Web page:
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Baby Boomers. Gen X. Millennials. And now, iGen.
According to psychology professor Jean Twenge, the members of iGen include the children and young adults born between 1995 and 2012. And what sets these kids apart from previous generations, she says, is their near-constant connection to the Internet.
Theirs is a generation shaped by the smartphone and concomitant rise of social media…members of this generation are growing up with smartphones, have an Instagram account before they start high school, and do not remember a time before the internet.
Compared to previous generations, Twenge says, members of iGen are:
- Less independent
- Less eager to drive
- Less likely to socialize in person
- Less likely to work
- Less likely to get seven hours of sleep per night
- More likely to report anxiety and depression
That list is enough to give any parent or teacher palpitations! But is it a fair depiction of today’s youth? Are “kids today” really that different from their parents and grandparents — and that unprepared for adult life? And if so, are smartphones really the culprit? And if so, what do we do about it?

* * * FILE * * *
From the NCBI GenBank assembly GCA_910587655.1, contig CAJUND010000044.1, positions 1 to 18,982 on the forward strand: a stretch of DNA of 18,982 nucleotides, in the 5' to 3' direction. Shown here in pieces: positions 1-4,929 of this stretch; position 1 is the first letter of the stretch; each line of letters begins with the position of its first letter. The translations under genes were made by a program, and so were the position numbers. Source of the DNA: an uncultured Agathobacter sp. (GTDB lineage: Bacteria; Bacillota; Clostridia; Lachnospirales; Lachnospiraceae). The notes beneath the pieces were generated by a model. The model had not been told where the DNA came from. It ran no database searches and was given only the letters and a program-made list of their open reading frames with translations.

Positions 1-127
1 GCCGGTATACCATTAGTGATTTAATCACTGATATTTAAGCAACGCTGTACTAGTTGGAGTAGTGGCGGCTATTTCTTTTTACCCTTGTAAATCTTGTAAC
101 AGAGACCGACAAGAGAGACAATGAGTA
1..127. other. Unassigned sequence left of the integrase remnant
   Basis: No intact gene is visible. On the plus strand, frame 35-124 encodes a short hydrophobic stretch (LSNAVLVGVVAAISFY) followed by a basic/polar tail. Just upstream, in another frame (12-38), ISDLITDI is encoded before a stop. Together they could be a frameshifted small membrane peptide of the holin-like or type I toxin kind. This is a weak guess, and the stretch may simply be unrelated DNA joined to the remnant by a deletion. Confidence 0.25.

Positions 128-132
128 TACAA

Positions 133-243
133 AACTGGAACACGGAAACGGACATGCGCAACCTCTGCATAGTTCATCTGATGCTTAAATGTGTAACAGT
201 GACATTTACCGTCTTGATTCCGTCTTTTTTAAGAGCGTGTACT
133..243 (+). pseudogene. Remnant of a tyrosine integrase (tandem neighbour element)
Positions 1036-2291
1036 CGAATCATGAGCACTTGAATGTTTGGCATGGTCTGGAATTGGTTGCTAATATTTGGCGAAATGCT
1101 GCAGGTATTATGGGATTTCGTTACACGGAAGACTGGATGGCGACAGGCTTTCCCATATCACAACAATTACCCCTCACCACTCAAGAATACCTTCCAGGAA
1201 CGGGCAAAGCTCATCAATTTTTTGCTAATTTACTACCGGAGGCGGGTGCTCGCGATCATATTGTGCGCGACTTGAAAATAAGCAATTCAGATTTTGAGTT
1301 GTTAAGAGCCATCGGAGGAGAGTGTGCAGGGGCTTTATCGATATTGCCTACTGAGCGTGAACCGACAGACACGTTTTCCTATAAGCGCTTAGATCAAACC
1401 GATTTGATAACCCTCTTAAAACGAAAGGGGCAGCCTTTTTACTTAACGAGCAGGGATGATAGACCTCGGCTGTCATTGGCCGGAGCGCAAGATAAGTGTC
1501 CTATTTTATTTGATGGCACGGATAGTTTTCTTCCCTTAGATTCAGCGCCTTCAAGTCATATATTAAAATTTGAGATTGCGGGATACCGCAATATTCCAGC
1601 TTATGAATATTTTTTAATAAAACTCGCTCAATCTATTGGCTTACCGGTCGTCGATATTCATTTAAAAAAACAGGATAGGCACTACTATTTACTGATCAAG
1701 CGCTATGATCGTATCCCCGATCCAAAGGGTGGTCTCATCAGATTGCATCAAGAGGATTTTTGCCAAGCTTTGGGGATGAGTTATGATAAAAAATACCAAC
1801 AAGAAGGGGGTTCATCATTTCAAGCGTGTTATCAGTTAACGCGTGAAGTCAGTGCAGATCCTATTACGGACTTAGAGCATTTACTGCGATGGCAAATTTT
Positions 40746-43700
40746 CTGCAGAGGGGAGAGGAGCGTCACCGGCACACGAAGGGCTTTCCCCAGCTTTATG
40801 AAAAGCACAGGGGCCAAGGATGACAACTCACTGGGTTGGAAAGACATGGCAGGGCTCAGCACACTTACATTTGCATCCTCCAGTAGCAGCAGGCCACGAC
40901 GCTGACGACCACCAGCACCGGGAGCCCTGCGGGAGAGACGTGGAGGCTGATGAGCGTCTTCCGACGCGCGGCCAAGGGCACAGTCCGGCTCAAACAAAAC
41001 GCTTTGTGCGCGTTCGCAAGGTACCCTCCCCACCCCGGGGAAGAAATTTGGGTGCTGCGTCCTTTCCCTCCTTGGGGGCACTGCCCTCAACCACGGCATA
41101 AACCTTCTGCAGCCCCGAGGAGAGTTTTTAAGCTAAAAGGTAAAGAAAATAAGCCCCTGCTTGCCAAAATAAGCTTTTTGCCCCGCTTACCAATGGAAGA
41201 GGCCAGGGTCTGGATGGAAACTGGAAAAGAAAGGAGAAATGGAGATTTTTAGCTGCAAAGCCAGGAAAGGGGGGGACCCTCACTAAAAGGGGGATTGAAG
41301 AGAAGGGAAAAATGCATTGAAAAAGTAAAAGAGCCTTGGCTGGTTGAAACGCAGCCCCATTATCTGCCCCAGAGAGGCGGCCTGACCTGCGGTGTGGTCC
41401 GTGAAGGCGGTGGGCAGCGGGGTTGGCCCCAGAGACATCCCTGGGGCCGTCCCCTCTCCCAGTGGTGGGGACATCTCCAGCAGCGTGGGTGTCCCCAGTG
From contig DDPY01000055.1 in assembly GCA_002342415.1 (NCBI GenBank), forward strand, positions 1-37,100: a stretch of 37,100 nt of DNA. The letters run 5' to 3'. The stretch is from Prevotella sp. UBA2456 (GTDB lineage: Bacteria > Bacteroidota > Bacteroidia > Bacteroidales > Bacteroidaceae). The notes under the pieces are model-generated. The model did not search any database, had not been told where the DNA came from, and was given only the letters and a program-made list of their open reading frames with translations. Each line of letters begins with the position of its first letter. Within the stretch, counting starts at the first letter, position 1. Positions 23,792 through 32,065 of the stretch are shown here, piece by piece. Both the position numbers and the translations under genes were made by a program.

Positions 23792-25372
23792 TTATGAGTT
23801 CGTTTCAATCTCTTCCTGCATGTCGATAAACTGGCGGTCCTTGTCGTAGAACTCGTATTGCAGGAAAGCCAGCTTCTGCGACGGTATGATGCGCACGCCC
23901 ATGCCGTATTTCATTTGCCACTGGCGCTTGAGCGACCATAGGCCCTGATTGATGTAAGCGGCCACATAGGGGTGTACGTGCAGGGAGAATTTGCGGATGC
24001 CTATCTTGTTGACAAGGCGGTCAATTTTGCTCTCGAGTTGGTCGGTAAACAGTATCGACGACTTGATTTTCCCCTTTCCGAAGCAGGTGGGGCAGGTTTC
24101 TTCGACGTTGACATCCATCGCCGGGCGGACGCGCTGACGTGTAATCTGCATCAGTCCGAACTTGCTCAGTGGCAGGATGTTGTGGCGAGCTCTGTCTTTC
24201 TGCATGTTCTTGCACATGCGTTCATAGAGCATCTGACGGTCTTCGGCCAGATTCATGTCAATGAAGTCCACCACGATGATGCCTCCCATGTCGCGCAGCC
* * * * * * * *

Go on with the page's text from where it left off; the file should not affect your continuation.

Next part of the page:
If you’re parenting or teaching iGen, you’re gonna want to listen to this episode!
In this episode, Jen & Janet discuss:
- Intra-generational gaps within iGen
- The 10 important trends shaping iGen
- How constant connectivity can increase anxiety
- The “Wait ’til 8th” movement
- How parents can give their kids a break from tech
- Why technology might not be to blame for all of these problems
- The power of board games and playing cards
- How to encourage free play and tactile exploration in the digital age
- Why we should expect the best
Links we mentioned (or should have) in Episode 137:
iGen: Why Today’s Super-Connected Kids Are Growing Up Less Rebellious, More Tolerant, Less Happy — and Completely Unprepared for Adulthood — and What That Means for the Rest of Us — Twenge’s latest book
Have Smartphones Destroyed a Generation? – Atlantic article by Jean Twenge, adapted from iGen
What the Times Got Wrong About Kids and Phones — Columbia Journalism Review article
The Big Myth of Teenage Anxiety: Relax – The Digital Age is Not Wrecking Your Kid’s Brain — NYT article by psychiatrist Richard A. Friedman
Is Screen Time Really All That Bad? – Building Boys post by Jen